Finally, to keep your PMP certification active, you must maintain 60 Professional Development Units (PDUs) over a 3-year cycle. PDUs are one-hour blocks of time spent learning, teaching others, or volunteering for all things project management. Then after three years, you must renew your PMP certification by paying a recertification fee ($60 for PMI members and $150 for nonmembers).

And that’s it! Getting the PMP certification may sound like a lot, but it’s well worth it.

Do we require experience for a PMP Certification?

The PMP certification does have a work experience requirement. But it varies depending on your situation. Let’s break it down:

If you hold a four-year college degree, PMI requires that you have a total of at least 4,500 hours of work experience across a three-year period. But if you don’t hold a four-year degree, you must have at least 7,500 hours of work experience across a five-year period. So your work experience must meet a specific volume and duration requirement depending on your educational status.

So what exactly counts as work experience? First of all, any work experience that is over eight years old (from the time of your PMP application) won’t count. Otherwise, anything that falls under the following five PMI project management process phases will:

  • Initiation (when the project is introduced)
  • Planning (when the project’s scope is defined)
  • Execution (when the project officially begins)
  • Monitoring and controlling (when the progress of the project is tracked, reviewed, and assessed)
  • Closing (when the project is completed and the client approves it)

If you have experience across any of the above five project management phases, it can count toward your PMP certification. Think of your experience from jobs, volunteering, and side projects. If you don’t quite have the hours, start logging your work experience and having your boss sign off on it so you can keep an accurate record.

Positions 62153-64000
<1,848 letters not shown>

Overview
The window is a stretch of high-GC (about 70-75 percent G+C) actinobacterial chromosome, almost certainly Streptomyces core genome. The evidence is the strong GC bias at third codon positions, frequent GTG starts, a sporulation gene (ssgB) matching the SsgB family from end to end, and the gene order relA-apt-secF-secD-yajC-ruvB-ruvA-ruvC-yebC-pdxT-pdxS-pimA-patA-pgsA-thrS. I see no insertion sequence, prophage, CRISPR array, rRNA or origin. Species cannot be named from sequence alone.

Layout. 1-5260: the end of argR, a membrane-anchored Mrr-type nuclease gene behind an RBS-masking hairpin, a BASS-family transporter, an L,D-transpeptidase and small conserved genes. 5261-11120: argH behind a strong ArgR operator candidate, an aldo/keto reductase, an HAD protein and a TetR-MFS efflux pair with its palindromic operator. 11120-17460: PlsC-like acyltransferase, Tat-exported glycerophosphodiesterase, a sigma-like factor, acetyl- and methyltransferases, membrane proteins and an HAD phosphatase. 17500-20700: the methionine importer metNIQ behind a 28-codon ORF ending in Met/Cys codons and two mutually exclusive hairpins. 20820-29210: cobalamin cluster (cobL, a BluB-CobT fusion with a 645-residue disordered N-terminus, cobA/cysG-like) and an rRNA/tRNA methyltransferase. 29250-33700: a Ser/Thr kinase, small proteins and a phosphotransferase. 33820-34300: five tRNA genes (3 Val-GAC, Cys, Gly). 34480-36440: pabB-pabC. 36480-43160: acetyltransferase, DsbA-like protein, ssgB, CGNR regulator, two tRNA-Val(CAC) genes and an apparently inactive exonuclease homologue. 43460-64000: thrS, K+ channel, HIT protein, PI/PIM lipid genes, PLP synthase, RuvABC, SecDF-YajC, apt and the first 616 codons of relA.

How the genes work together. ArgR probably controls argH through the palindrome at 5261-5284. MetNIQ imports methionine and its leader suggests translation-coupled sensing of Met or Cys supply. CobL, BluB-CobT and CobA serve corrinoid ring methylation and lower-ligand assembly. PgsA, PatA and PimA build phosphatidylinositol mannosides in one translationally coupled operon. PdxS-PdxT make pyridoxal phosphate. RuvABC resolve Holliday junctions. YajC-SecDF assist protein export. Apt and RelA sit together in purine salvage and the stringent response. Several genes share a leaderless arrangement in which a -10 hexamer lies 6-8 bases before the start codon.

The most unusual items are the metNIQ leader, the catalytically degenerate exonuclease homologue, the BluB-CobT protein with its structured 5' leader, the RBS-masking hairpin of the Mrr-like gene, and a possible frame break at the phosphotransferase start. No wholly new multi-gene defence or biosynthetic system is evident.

When it comes to verifying work experience, the PMI isn’t overly strict. Still, you must be truthful and accurate. The PMI runs regular audits to verify work experience claims, so you don’t want to be caught fudging numbers in any way, or you may be disqualified from ever getting the PMP certificate. 

If you do all that, you’ll accumulate the necessary work experience in no time!

Is it useful to study PMP as an Entrepreneur?

As an entrepreneur, you may wonder if studying the PMP would be useful. The short answer is yes. Project management has many applications for entrepreneurship. Let’s go over them in more detail:

First of all, starting a business is a type of project. It requires creating a plan, building relationships, communicating the plan to other stakeholders, problem-solving and analytical skills, and managing scope, cost, and risk. None of this comes easy.

In fact, according to the US Bureau of Labor Statistics (BLS), 20% of new businesses fail during the first two years, 45% fail during the first five years, and 65% fail during the first 10 years. Only 25% of new businesses make it to 15 years or more.

But project management skills (like the ones you learn from earning a PMP certificate) can help you gain greater control and confidence as an entrepreneur. Here are some PMI project management frameworks that can come in handy:

  • Scope management - Project management involves identifying obstacles to starting a business, defining solutions, delegating responsibilities, documenting project execution and milestones, evaluating and forecasting scope changes, and developing methods for project intervention.
  • Effective execution - Project management requires effective execution. This involves effective time management, scheduling, and estimating timelines.
  • Resource management - Project management involves making sure you meet goals within time and budgetary constraints. This requires budgeting, present value evaluation, cost-benefit analysis, cost-schedule and forecasting, sensitivity analysis, and resource accounting.
  • Risk management - Project management involves risk management. It teaches you how to minimize risk through avoidance, reduction, transference, sharing, and retaining.

As you can see, entrepreneurship and project management go hand in hand. So getting the PMP certification is a great way to boost any new business.

PMP Courses - Find, Compare, and Review